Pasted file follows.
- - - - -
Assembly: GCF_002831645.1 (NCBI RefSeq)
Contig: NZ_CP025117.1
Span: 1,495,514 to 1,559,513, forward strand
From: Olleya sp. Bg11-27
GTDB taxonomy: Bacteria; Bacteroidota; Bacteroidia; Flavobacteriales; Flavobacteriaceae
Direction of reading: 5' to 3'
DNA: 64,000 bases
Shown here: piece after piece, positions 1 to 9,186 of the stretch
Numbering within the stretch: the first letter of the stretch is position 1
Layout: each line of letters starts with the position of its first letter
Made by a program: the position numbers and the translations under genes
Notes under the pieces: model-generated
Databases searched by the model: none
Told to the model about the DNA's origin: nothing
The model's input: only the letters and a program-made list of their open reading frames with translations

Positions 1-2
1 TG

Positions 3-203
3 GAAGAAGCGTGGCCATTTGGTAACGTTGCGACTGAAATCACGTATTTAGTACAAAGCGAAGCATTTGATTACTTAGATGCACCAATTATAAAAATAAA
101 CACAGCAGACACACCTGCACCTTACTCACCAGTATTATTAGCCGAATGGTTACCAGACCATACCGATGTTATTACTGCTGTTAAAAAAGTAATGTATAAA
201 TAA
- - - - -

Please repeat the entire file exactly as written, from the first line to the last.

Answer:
Assembly: GCF_002831645.1 (NCBI RefSeq)
Contig: NZ_CP025117.1
Span: 1,495,514 to 1,559,513, forward strand
From: Olleya sp. Bg11-27
GTDB taxonomy: Bacteria; Bacteroidota; Bacteroidia; Flavobacteriales; Flavobacteriaceae
Direction of reading: 5' to 3'
DNA: 64,000 bases
Shown here: piece after piece, positions 1 to 9,186 of the stretch
Numbering within the stretch: the first letter of the stretch is position 1
Layout: each line of letters starts with the position of its first letter
Made by a program: the position numbers and the translations under genes
Notes under the pieces: model-generated
Databases searched by the model: none
Told to the model about the DNA's origin: nothing
The model's input: only the letters and a program-made list of their open reading frames with translations

Positions 1-2
1 TG

Positions 3-203
3 GAAGAAGCGTGGCCATTTGGTAACGTTGCGACTGAAATCACGTATTTAGTACAAAGCGAAGCATTTGATTACTTAGATGCACCAATTATAAAAATAAA
101 CACAGCAGACACACCTGCACCTTACTCACCAGTATTATTAGCCGAATGGTTACCAGACCATACCGATGTTATTACTGCTGTTAAAAAAGTAATGTATAAA
201 TAA